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[OP]
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Dec 4, 2010
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gemenichic wrote: where are people buying concentrates? Are you just referring to the frozen juices in the little cardboard cans?
Is there another type of concentrate? I know there are concentrate juices that are pasturized and kept in glass bottle forms and you just dilute. Frozen is obviously more economical. I wonder if it’s possible to can them so they can keep without refrigeration. I suspect it’s still a lot of water in the concentrate so if you reduce it down it’s a few tea spoon worth that can be canned and or rivals those kore expensive types in glass bottles.
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gemenichic wrote: where are people buying concentrates? Are you just referring to the frozen juices in the little cardboard cans?
trini wrote: They're all reconstituted juice. So those who buy frozen male the better choice.
This is exactly what I meant as well. It just goes to show how marketing can change perception.

Back in my University days, I used to buy Minute Maid frozen concentrate all the time...IIRC it was pretty inexpensive. Companies must have came to the conclusion they weren't making enough money and "created" this "premium" juice label and off to the races they went.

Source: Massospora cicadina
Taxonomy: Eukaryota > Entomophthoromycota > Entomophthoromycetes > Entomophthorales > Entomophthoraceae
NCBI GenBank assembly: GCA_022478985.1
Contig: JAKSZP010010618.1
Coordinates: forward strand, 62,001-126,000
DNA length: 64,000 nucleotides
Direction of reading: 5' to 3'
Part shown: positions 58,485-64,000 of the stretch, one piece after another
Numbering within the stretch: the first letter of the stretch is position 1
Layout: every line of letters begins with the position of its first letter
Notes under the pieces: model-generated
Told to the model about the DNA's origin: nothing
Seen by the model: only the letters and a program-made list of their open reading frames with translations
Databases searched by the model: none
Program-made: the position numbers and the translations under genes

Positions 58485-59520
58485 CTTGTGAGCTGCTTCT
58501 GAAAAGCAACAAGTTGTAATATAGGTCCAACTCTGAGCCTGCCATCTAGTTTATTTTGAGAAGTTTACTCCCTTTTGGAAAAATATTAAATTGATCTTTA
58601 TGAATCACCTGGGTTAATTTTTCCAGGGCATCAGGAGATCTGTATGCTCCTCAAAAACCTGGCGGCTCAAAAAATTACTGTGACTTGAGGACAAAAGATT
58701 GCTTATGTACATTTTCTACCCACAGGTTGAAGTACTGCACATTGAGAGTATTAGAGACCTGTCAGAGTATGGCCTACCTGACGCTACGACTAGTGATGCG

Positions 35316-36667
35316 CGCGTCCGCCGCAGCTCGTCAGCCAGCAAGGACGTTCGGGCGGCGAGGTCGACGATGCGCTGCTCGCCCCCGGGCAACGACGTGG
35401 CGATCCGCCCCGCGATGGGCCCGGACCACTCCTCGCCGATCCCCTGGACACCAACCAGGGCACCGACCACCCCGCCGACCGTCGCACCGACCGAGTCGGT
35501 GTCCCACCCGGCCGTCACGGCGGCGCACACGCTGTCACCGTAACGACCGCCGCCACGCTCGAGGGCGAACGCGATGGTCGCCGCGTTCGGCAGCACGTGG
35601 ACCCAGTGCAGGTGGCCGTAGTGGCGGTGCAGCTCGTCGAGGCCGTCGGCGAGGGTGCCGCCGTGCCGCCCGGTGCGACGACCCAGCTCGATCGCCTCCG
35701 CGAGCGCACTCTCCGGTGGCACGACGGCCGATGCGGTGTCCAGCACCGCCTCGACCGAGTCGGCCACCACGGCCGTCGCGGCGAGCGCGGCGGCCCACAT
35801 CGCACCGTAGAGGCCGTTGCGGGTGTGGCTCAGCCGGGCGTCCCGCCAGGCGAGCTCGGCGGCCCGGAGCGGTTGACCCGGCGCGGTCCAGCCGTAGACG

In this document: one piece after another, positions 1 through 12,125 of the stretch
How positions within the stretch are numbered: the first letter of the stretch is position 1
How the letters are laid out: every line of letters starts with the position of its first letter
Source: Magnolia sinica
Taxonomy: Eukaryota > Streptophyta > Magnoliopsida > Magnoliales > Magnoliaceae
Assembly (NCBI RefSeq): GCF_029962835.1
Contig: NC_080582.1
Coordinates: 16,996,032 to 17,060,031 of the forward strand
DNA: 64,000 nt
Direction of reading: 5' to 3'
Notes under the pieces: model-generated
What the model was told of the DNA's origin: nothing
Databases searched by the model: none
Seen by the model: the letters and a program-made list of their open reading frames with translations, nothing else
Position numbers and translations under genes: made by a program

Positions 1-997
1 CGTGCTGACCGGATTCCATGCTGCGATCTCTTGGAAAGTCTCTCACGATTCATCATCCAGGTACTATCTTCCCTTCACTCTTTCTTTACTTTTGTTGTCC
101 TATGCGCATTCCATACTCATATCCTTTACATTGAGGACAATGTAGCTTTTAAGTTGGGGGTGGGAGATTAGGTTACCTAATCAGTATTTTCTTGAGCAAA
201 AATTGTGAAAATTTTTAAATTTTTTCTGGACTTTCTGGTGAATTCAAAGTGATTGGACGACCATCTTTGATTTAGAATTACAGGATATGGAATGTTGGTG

We're all bozos on the bus until we find a way to express ourselves...

Failure is always an option...just not the preferred one!
Newbie
Feb 11, 2020
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gr8dlr wrote: This is exactly what I meant as well. It just goes to show how marketing can change perception.

Back in my University days, I used to buy Minute Maid frozen concentrate all the time...IIRC it was pretty inexpensive. Companies must have came to the conclusion they weren't making enough money and "created" this "premium" juice label and off to the races they went.
Its shame that the regulators allow this including the relevant food and advertisement standards authorities.

I have purchased juice where it mentioned blueberry on the packaging with words as well as photos but when I read the ingredients it only had blueberry flavour.

Again I had brought juices in other countries where they say blackcurrant juice but they would only have 2% blackcurrant. Now good thing is they still mention %.

Even though in here % are not mentioned in ingredients but my guess is the same tricks are being used.

Finally even when you buy concentrate you would be getting max 10% of juice from concentrate.

Basically starbucks trick of water & ice but with juice & water. Them CEOs of juice companies need fat salaries too :)
Jr. Member
Jan 22, 2017
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GTA
Becks wrote: I had Minute Maid orange frozen juice five years past its expiry date. The frozen content in the canisters had turned a brown colour. However, after reconstituting it, it still tasted like orange juice. Sugar seems to keep its sugary flavour, it seems. For example, I have 20 yr old maple syrup in the fridge that still tastes like maple syrup. Anyways, I drank something like 6 expired Minute Maid canisters and I am still alive. I also have drank milk two weeks past its expiry date (it tasted very sour) and still survived.
You sound unusually proud for having drank what was milk turned yogurt.